For the moment, the United States had demanded that negotiations be based on
the Singapore-U.S. bilateral free trade framework, a deal which covers trade, investment,
intellectual property protection, and services. However, Thailand's economy is different
and negotiations are unlikely to go the Singaporean approach. The scope for a ThailandU.S. FTA has raised concerns about the lack of public and private sector participation in
which their role is to specify whether each sub-sector like trade, investment, intellectual
property rights, and services is worth for such an agreement as well as the overall
benefits. As a matter of fact, Thailand and the United States paved the way for an FTA
between the two through the signing of a Trade and Investment Framework Agreement
(TIFA) in October 2002. Unfortunately, the FTA initiative between Thailand and the
United States has been put to stop at the end of Thaksin administrative. At this moment,
the Thai government under Abhisit administration is waiting for a new administration of
Barak Obama to decide whether the United States will still want to pursue what has
been left behind.
Overall, Thailand has also approached other countries to discuss the signing of
FTAs. Chile seems to respond well to the offer. South Korea, on the other hand, sees
more complications with regard to the agricultural liberalization with Thailand. The EU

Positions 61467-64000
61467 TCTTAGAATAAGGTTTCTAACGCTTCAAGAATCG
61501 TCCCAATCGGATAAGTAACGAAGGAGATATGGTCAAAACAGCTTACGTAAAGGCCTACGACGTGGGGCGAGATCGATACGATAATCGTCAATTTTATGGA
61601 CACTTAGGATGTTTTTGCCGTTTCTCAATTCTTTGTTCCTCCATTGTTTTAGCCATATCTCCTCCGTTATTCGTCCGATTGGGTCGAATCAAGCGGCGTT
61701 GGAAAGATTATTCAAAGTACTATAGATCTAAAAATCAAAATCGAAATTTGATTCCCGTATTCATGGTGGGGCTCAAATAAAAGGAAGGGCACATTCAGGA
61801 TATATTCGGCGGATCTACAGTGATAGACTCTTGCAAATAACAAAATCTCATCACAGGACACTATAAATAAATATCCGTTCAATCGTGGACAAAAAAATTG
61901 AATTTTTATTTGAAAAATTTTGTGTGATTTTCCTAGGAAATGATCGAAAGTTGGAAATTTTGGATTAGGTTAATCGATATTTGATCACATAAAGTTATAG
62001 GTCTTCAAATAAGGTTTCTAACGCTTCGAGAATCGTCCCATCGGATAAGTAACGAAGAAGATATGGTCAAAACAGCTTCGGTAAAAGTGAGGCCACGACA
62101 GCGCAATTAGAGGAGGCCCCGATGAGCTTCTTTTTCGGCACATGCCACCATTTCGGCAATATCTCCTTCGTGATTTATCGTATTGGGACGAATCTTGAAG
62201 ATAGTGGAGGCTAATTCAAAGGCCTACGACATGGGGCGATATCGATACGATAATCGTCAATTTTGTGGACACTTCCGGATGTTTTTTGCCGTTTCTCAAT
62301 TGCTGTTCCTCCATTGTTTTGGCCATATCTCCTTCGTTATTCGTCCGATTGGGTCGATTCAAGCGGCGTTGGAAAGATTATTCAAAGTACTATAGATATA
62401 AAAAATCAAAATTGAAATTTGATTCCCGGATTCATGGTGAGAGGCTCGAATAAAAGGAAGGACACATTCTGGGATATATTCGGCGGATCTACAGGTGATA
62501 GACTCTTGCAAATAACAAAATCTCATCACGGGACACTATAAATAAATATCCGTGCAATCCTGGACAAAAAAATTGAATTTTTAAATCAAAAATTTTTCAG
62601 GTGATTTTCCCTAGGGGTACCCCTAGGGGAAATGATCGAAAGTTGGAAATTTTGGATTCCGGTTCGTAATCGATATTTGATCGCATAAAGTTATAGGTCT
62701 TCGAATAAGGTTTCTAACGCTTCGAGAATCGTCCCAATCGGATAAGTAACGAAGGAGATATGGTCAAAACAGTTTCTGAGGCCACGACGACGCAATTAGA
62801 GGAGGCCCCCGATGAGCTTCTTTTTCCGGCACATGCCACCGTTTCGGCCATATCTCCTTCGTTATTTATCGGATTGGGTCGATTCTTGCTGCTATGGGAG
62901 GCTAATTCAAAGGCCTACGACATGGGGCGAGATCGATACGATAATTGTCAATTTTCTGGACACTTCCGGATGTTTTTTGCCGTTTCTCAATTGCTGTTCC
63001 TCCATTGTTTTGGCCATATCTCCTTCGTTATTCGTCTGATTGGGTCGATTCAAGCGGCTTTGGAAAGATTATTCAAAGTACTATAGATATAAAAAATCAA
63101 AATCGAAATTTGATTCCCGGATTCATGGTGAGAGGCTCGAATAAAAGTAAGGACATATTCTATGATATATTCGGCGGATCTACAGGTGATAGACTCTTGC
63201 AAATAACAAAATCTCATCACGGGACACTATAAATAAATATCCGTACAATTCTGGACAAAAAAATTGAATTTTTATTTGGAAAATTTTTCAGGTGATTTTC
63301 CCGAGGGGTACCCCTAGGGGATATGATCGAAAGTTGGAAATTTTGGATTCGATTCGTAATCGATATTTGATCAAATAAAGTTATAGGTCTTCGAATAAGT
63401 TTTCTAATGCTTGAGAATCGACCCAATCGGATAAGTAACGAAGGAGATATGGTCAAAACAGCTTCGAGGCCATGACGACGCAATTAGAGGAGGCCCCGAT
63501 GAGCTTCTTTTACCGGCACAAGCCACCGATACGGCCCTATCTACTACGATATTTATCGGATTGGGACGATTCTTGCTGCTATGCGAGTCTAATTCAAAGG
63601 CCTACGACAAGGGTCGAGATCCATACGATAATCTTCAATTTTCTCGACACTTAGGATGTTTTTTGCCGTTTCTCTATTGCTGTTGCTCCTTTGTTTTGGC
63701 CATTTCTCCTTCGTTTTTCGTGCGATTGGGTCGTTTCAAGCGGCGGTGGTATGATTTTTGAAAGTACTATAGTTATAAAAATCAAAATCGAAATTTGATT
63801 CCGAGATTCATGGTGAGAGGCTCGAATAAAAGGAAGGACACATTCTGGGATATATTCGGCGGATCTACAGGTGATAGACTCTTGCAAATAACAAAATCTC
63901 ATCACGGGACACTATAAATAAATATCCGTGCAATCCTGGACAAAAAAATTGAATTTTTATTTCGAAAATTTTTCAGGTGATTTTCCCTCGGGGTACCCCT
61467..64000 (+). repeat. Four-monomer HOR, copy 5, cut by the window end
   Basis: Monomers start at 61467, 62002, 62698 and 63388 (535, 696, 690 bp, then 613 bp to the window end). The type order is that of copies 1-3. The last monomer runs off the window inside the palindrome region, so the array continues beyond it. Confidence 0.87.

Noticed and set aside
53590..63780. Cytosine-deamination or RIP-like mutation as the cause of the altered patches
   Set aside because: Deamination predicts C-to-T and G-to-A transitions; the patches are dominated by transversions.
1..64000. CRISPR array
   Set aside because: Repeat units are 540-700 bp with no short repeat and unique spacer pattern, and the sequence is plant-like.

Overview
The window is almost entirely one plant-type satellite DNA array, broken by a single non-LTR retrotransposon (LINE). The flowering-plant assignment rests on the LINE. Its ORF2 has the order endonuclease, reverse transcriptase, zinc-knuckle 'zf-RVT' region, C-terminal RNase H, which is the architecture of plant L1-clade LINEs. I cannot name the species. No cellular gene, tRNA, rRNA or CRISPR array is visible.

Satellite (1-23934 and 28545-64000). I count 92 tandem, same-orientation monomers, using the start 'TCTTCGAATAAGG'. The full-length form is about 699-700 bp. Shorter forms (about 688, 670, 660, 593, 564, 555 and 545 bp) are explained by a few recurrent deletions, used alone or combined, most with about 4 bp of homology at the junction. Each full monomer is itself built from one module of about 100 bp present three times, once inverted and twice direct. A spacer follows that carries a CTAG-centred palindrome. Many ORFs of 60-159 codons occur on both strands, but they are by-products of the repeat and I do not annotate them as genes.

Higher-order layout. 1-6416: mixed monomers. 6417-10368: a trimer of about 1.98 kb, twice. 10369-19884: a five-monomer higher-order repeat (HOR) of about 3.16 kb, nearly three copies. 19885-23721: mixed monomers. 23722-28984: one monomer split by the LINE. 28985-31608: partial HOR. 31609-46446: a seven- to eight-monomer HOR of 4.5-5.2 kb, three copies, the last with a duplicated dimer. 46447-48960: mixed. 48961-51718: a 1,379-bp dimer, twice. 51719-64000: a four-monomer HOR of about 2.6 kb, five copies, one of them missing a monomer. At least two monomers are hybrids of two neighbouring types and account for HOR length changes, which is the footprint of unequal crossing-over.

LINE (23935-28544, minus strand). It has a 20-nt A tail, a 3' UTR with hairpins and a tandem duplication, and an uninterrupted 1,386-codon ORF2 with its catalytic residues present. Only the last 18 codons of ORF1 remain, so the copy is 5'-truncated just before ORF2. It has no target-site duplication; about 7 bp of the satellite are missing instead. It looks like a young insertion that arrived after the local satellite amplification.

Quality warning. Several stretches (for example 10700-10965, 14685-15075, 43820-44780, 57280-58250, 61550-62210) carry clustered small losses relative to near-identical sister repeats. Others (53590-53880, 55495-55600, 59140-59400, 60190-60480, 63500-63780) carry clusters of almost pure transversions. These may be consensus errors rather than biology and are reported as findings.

is not ready to undertake such an initiative offered by Prime Minister Thaksin. However,
there are implications of forming so many FTAs especially since proper policy response
to this multi-level FTA strategy has yet to be established.
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3.3 Thailand FTAs Formation
In order to analyze the impact of FTAs, the Global Trade Analysis Projects (GTAP)
version 4, which is a multi-country, computable, general equilibrium model was utilized.
The model consists of forty-five economic regions and fifty production sectors, and uses
the 1995 input-output tables as a production structure. It is assumed that import tariff
rates in all agricultural and industrial sectors will be cut to 0 per cent with the
completion of FTAs. Bilateral, weighted, average import tariffs as of 1999 are used as
the basis for calculation.
In Mallikamas (2002), it is found that, based on size and economic growth, there
is a strong potential for the development of economic alliances in Asia and the Oceania
region. It is also found that between 1990 and 2000, the growth of international trade
between Thailand and other countries in Asia and Oceania was higher than trade growth
with other regions. For example, the trade value between Thailand and other ASEAN
members grew by 5.2 times, while the trade between Thailand and China grew by 7
times. However, Thailand's regional trade value has remained low. In 2001, Thailand's
export value to China, India, and Australia was only 4.4 per cent, 0.7 per cent, and 2.1
per cent of Thailand's total export value, while the share of import value from those
countries was only 6.0 per cent, 1.1 per cent, and 2.2 per cent respectively.
One of the main reasons for the low intra-regional trade is high trade barriers,
both tariff and non-tariff, among countries in the region. For example, in 1999, China
and India imposed very high tariff rates of 44.71 per cent and 24.63 per cent
respectively on imports from Thailand, while Thailand's tariff rates on imports from
China and India were 12.19 per cent and 9.43 per cent respectively. As for non-tariff